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To Hold It All More Loosely (and somehow much more dearly)

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There were crescent-moon indentions in the heel of Aziraphale’s hand. Tiny little red marks scattered across his palm.

Not deep. Never deep. Not enough to draw blood. Not enough to injure .

Enough to remind him where he was. What he was.

The risks.

The stakes .

Little tiny moons, peppered across his skin.

Don’t get too relaxed, don’t get too comfortable, don’t let your guard down .

Incessant little reminders.

A clenched fist could not reach out. A clenched fist did not tenderly caress.

The bite in his palms kept him sane, kept him safe, kept Crowley safe.

It was a learned behaviour , as Staats would say.

A behaviour that had turned into a habit, into something so routine and mindless that Aziraphale was unconscious of his actions until his hand would long to hold, to touch, and the stinging of his palms would bring him back to himself.

“Why d’you do that?” Crowley asked, gesturing to where Aziraphale’s hands were balled into tight fists in his lap.

“Do what?”

“With your hands,” Crowley persisted. The words came casually, came easily, the way they always did after they’d each had their fair share of a bottle of—well. It varied. A bottle of something . Something alcoholic.

“Oh,” Aziraphale said, looking down. “Habit, I suppose.”


“Because I did it for more than twenty-one days in a row, apparently—”

“No, not— not that ,” Crowley interrupted. “Why’d you start doing it in the first place?”

Aziraphale’s jaw clicked shut.

What to say?

I had to. It was the only way to keep myself from taking you into my arms, from holding you close, from losing myself in the weight and the simplicity of this beautiful, tragic thing between us. If I didn’t, I’d do something so rash and so foolish and so wonderful.

If I didn’t, I’d get us killed.

I had to protect you.

How much truth did he tell?

Aziraphale shrugged.

They were free, now. Free of heaven, free of hell, free of judgement and condemnation and expectations and punishment. They’d been let go , to put it mildly.

They’d even said it out loud , that thing they’d both already known.

All of me, all of you, all of this, together.

Call it love.

He’d touched Crowley—held his hands, his face, kissed his lips and his cheeks and his shoulders and his forehead and his eyelids and the tip of his nose.

The barriers were gone.

The habits were not.

There was no reason to be afraid, not anymore, but something deep in Aziraphale’s unnecessary bones held fast to the notion that it wasn’t safe .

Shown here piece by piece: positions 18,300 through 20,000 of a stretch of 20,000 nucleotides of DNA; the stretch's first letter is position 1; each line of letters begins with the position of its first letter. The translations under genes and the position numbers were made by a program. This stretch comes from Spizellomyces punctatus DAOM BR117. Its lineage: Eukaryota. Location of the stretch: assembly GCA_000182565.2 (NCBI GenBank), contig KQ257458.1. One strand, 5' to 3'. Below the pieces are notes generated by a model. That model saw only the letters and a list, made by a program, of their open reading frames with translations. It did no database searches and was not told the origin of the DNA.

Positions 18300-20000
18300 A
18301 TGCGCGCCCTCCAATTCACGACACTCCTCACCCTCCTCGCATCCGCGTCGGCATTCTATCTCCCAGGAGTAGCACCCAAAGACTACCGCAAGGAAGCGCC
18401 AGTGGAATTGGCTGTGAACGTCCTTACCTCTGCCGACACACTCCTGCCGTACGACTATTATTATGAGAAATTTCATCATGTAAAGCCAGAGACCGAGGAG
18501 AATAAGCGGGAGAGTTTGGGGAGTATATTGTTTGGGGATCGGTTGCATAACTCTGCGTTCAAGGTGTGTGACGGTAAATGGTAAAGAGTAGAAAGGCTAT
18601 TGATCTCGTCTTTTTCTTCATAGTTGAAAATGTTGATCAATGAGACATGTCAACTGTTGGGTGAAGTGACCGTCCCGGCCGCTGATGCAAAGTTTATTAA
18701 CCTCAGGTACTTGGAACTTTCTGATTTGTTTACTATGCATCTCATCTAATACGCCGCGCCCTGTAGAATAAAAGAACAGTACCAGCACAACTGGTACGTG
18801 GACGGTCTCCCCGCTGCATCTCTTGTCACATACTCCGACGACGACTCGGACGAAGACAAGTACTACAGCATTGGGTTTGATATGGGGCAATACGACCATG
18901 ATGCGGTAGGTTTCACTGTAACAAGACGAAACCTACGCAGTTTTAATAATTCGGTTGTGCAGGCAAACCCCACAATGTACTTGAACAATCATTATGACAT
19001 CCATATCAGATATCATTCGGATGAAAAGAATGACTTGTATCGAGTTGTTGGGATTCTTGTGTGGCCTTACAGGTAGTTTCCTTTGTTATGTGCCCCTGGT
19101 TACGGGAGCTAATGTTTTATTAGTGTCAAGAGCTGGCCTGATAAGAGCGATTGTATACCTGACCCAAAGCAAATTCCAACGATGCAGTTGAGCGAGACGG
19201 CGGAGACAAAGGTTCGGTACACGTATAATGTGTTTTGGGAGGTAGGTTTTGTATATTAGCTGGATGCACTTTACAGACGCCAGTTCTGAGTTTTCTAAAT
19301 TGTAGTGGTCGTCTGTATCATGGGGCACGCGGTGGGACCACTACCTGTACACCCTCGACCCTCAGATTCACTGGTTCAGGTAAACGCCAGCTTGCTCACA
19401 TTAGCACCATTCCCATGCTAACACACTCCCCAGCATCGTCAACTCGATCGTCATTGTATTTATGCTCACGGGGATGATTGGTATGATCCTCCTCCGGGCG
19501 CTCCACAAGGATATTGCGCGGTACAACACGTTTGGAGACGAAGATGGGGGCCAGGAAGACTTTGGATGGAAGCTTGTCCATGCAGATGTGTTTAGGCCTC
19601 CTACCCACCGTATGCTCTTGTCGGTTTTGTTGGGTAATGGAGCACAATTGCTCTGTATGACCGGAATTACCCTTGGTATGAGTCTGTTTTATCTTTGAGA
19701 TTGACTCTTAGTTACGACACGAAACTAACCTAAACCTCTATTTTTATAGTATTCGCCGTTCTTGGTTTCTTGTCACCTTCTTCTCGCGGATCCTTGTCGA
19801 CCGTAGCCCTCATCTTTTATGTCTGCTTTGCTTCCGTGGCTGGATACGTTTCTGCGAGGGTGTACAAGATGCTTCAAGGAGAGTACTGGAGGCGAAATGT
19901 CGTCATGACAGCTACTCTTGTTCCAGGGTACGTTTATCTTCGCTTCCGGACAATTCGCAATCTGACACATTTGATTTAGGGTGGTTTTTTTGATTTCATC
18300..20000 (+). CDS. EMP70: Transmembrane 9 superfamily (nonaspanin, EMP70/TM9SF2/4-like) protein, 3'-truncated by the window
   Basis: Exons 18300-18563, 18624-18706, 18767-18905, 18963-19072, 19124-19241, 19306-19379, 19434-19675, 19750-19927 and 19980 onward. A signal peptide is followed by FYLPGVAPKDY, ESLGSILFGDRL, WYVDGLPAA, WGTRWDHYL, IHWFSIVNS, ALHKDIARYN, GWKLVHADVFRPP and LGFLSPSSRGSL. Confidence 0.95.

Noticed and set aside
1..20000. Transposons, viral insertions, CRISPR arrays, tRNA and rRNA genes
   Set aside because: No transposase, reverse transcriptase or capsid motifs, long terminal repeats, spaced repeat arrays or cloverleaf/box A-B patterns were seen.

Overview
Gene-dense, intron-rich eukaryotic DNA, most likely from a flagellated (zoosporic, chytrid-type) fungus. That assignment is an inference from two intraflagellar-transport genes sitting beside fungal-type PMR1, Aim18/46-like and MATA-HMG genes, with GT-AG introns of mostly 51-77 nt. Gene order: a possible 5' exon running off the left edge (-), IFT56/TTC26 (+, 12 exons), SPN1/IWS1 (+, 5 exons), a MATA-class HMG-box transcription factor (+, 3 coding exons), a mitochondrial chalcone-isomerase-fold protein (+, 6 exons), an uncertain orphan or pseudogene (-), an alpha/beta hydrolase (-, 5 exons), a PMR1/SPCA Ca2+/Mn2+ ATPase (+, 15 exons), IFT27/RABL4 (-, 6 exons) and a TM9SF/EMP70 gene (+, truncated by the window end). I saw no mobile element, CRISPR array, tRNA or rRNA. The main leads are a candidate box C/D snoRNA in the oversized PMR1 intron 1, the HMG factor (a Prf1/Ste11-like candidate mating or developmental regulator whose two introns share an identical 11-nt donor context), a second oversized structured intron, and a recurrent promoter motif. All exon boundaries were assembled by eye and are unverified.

(But then again, nothing was safe. Not anymore. Possibly not ever.)

“Angel,” Crowley said, and there he was, reaching out.

Always so brave.

Braver than Aziraphale could ever be.

“It’s nothing—”

Nothing doesn’t leave bruises, angel,” Crowley said gently.

Perhaps he was not quite so drunk as Aziraphale had thought.

“Really, dear, it’s—it really is just a silly old habit.”

“Never said it wasn’t,” Crowley argued. “Just said it wasn’t nothing . Just wondered where the habit came from, s’all.” He took another drink, looked at Aziraphale over the rim of his glass. “You know me,” he continued, and Aziraphale did , knew him like he knew the sun would rise in the east and set in the west, knew him like he knew the pattern of the tides and Oscar Wilde’s poetry. “Always curious.”

The angel bit his lip.

“You don’t have to tell me. You can if you want—you can tell me anything, angel—but you don’t have to. ‘S up to you.”

“Someday,” Aziraphale muttered. “Someday, I’ll—I’ll tell you. I swear I will. Just not—not now. I can’t—”

It was too soon.

Too fast .

“Okay,” Crowley said, moving so that he was standing behind Aziraphale’s chair, his arms wrapped around the angel’s shoulders. “That’s fine, angel. I understand. Whenever you’re ready.”

They both had things, Aziraphale thought. Things they didn’t mention. Things they didn’t talk about.

Fires and holy water and clenched fists and century-long naps and falling and thinly veiled threats and the betrayal of a Creator.

They weren’t secrets, they were—

Wounds .


Perhaps Aziraphale was injured, after all.

Perhaps they both were.

“Just promise me something,” Crowley insisted, his chin resting upon the angel’s head. It was an odd position, but not one Aziraphale found he necessarily minded . “Promise you’ll try and break it.”


“If it’s a habit, you can break it,” Crowley said.


“It’s hurting you, angel,” Crowley murmured. “I can see it —I wasn’t kidding about the bruises. It’s hurting you . I don’t ever want you to hurt.”

Aziraphale stared down at his hands.

And relaxed.

After all, injuries would heal.